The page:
How so? Calvin did not believe all Old Covenant laws had been set aside by the New Covenant Jesus inaugurated. He didn't buy into the plain sense of Hebrews: “God has made the first covenant obsolete” (Hebrews 8:13). He maneuvered around Paul’s conclusion: “the Law became a tutor to lead us to Christ and now that faith has come we are no longer under a tutor” (Galatians 3:24-25; cf. Rom 10:4). Calvin dismissed this data from the New Testament and decided the moral laws in the Old Covenant laws of the Torah still applied. And killing people who perverted his pure doctrine was a moral necessity.
Calvin specifically justified capital punishment of heretics with Leviticus 24:16. “The one who blasphemes the name of the Lord should be put to death; all the congregation must stone him. Any foreigner or native who blasphemes the Name should be put to death.”
Jesus’ teaching to “love your enemies” didn’t stop Calvin from approving and promoting the death of his theological enemies. And Paul’s instructions for dealing with people who theologically disagree with you were equally ignored: “A servant of the Lord must not quarrel but must be kind to everyone, be able to teach, and be patient with difficult people. Gently instruct those who oppose the truth. Perhaps God will change those people’s hearts, and they will learn the truth” (2 Timothy 2:24-25). Calvin did not patiently discuss his differences with people who promoted competing ideas. Calvin requested beheadings, made death threats, and praised God for orchestrating the torture of heretics.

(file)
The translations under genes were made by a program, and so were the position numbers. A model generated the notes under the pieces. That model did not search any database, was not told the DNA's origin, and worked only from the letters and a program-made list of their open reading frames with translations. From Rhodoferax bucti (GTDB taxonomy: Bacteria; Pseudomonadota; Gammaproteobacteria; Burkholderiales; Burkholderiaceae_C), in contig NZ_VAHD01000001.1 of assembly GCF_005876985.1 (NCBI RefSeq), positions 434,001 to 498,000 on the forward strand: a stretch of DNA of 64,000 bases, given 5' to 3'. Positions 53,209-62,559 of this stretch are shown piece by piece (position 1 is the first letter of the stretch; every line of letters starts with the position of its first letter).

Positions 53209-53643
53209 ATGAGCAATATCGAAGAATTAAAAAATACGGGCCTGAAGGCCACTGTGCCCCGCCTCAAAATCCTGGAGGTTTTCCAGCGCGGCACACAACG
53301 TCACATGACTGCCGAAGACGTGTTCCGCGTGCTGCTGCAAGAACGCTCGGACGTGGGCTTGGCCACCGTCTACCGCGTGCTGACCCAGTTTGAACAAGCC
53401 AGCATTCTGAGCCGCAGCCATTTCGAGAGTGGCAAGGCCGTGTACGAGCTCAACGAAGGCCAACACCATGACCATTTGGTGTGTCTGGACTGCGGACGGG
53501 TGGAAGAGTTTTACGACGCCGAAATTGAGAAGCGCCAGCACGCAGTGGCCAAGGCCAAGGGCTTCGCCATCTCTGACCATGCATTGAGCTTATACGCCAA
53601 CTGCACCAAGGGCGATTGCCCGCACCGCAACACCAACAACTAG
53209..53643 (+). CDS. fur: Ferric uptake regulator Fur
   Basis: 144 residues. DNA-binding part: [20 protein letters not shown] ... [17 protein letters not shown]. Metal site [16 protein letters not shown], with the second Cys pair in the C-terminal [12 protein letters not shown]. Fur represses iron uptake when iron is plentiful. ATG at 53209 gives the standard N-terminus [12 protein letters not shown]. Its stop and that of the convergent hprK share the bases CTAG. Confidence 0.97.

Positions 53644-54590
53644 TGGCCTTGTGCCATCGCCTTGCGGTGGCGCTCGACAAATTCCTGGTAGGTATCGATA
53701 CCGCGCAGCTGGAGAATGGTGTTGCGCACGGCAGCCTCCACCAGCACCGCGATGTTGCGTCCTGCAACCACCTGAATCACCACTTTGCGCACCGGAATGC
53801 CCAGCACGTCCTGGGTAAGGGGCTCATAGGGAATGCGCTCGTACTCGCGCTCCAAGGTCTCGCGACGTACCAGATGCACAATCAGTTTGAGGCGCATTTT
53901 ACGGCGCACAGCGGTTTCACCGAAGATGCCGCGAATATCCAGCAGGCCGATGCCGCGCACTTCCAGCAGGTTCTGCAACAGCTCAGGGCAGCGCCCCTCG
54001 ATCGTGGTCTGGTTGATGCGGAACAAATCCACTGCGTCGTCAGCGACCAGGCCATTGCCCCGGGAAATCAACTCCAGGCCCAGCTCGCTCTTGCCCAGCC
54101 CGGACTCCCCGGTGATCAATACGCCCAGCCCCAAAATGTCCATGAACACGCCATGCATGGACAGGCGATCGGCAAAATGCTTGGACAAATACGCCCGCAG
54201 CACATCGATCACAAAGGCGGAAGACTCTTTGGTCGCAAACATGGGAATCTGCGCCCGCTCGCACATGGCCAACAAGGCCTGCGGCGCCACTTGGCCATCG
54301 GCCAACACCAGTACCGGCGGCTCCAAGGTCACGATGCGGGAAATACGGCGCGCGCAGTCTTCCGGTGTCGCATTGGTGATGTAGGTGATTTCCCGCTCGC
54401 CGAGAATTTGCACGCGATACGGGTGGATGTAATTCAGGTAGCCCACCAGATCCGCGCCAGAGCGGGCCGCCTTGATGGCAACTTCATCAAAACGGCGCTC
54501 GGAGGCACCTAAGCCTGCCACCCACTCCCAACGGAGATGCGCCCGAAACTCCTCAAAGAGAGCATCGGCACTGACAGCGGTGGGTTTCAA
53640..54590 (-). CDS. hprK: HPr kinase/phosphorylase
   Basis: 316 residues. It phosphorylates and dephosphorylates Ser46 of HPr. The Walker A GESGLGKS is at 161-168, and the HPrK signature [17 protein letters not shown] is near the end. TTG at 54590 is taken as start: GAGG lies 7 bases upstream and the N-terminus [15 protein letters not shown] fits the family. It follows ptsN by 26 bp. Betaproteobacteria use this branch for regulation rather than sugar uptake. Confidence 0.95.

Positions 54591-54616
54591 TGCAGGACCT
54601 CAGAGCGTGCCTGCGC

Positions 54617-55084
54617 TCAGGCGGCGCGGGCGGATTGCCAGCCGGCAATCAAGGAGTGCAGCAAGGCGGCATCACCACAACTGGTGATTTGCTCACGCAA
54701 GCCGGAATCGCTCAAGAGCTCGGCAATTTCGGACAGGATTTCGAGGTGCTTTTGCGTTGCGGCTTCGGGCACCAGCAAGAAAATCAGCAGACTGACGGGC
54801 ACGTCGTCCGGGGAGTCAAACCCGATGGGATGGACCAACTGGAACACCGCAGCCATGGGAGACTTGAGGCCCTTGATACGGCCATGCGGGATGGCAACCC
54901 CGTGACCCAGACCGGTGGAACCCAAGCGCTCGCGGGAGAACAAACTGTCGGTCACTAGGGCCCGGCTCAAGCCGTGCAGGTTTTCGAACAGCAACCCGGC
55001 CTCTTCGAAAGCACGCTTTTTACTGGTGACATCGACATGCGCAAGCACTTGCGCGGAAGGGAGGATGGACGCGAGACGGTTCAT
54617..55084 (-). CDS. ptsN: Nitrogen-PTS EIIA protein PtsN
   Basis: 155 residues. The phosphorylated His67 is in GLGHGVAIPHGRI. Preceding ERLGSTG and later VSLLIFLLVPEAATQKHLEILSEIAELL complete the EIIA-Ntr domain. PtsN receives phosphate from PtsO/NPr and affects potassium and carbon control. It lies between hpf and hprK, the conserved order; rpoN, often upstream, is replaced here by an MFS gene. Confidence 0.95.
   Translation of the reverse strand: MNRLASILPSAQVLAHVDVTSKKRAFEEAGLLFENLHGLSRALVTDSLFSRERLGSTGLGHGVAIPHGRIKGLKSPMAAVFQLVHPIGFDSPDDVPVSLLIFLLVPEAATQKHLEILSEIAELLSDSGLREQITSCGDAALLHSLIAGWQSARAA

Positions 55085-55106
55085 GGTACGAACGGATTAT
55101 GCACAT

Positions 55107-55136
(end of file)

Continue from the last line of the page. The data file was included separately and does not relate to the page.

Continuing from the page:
Calvin spelled out his theologically reinforced vengeance in a personal letter:
“I am persuaded that it is not without the special will of God that, apart from any verdict of the judges, the criminals have endured protracted torment at the hands of the executioner.” - Calvin's letter to Farel on 24 July (for more words directly from Calvin’s pen, read Selected Works of John Calvin)